Seneca Meadows (a FLNPS walk)


Sunday, August 12, 2012 - 2:00pm to Monday, August 13, 2012 - 1:45pm




Seneca Meadows, Seneca Falls


Ben Zimmerman


A guided walk along the trails of the Seneca Meadows remediation site led by Ben Zimmerman of Applied Ecological Services, see: .
**Meet at Cornell Cooperative Extension (615 Willow Ave) at 2 pm to carpool to the site.**
OR meet at 3:00 pm at the Seneca Meadows Education Center, 1977 State Route 414, Seneca Falls, NY 13148


On a lovely day in August, a group of FLNPS members carpooled up toSeneca Fallsfor a guided tour of Seneca Meadows Wetland Preserve, the restoration project that we heard about in a wonderful talk by Andy Buss in the fall of 2011. Andy has returned to the mid-west, so Ben Zimmerman, the current project superintendent, met us instead.


Remember that Seneca Meadows is a constructed, or reconstructed, wetland next to the very large Seneca Meadows landfill. The restoration work was a replacement for wetlands taken as part of a landfill expansion. The site is on farmland, which had ironically been drained to make fields. There are woods, ponds, hills, and wet prairie in the preserve, some retained from prior use, much replanted. Applied Ecological Services, Inc, the contractor for the construction of the wetlands (and employer of both Andy and Ben), used locally collected seeds as much as possible in the replantings.


We first looked at the growing area for another AES project at their office near the preserve.  Despite the hot, dry summer, most of the native trees and shrubs were fine. The unquestioned, but non-botanical, highlight was the amazing concentration of frogs and polliwogs in the toddler wading pools growing aquatic plants!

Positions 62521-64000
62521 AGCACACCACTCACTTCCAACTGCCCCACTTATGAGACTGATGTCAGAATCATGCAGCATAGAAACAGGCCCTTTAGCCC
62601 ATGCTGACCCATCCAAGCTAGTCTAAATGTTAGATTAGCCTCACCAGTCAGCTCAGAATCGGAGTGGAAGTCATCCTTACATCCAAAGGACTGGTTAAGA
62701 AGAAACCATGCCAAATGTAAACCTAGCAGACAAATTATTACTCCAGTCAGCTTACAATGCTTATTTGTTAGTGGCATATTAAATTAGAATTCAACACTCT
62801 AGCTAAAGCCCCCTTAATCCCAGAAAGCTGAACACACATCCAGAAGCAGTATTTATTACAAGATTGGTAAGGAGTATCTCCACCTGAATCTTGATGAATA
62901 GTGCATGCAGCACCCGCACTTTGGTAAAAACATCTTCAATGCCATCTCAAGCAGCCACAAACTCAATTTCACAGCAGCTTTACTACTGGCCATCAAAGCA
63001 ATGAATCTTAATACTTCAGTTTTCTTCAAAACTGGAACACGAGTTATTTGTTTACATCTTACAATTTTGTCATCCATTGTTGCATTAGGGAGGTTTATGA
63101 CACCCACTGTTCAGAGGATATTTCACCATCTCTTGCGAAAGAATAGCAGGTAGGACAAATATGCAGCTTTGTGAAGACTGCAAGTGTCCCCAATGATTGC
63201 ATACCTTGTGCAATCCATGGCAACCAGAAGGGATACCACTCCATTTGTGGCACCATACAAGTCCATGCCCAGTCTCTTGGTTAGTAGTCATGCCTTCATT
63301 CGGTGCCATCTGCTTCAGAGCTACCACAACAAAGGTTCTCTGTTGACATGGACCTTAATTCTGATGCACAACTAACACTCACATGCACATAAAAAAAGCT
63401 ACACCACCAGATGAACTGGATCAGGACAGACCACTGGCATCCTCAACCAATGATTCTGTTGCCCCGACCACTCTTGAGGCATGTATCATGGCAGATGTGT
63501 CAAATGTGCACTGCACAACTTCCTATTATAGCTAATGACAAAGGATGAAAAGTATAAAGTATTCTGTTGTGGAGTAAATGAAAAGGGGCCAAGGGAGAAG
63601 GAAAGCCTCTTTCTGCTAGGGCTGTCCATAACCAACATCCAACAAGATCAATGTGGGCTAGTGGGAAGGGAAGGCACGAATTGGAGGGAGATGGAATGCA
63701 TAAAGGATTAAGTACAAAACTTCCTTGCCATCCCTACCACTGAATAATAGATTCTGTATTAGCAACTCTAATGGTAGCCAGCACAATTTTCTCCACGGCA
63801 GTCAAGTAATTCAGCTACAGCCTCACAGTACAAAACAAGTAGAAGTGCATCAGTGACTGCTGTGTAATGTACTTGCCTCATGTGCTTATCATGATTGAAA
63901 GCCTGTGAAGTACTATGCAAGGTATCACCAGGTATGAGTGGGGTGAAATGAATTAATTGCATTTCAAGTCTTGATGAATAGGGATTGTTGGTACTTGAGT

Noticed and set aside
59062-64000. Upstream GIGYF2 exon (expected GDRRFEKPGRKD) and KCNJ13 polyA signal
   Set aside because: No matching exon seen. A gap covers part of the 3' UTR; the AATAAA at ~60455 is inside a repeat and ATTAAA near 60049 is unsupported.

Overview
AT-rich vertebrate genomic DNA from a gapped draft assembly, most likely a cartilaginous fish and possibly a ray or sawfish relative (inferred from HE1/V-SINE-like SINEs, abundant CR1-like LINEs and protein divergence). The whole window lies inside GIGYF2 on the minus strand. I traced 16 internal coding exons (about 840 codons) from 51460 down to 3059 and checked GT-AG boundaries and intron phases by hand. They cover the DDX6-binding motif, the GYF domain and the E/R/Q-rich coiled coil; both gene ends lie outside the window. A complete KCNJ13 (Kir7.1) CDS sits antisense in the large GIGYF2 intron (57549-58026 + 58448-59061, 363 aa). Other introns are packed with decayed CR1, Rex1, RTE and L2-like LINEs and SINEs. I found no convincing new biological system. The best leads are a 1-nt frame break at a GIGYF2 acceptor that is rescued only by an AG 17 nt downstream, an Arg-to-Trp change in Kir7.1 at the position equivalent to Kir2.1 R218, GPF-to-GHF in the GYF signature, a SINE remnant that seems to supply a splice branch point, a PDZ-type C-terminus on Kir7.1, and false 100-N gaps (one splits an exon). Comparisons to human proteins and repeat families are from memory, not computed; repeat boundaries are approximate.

The trails are extensive and in excellent shape. We were able to see only a small fraction of the site on our 2 hour visit, and Ben recommends bringing a trail bike to see the whole preserve. There were birds everywhere, wonderful vistas of flowers and grass, and lots of interesting species. Prairie is not a very common habitat in NYS, but it does exist in patches, especially in oak openings. Some of the species are really more mid-western, but most are Finger Lakes natives.


Visit the Seneca Meadows website for a neat video (with both Ben and Andy!) summarizing the entire project and showing some of what you will see if you go. By the way, Ben strongly recommends a fall visit for the foliage and waving grass. Click below for a full list of the plant species we saw (list to the right is partial).


Many thanks to both Ben Zimmerman and Andy Buss for helping to increase our member’s awareness of this interesting area.


Links:  Seneca Meadows Preserve

FLNPS list of plants seen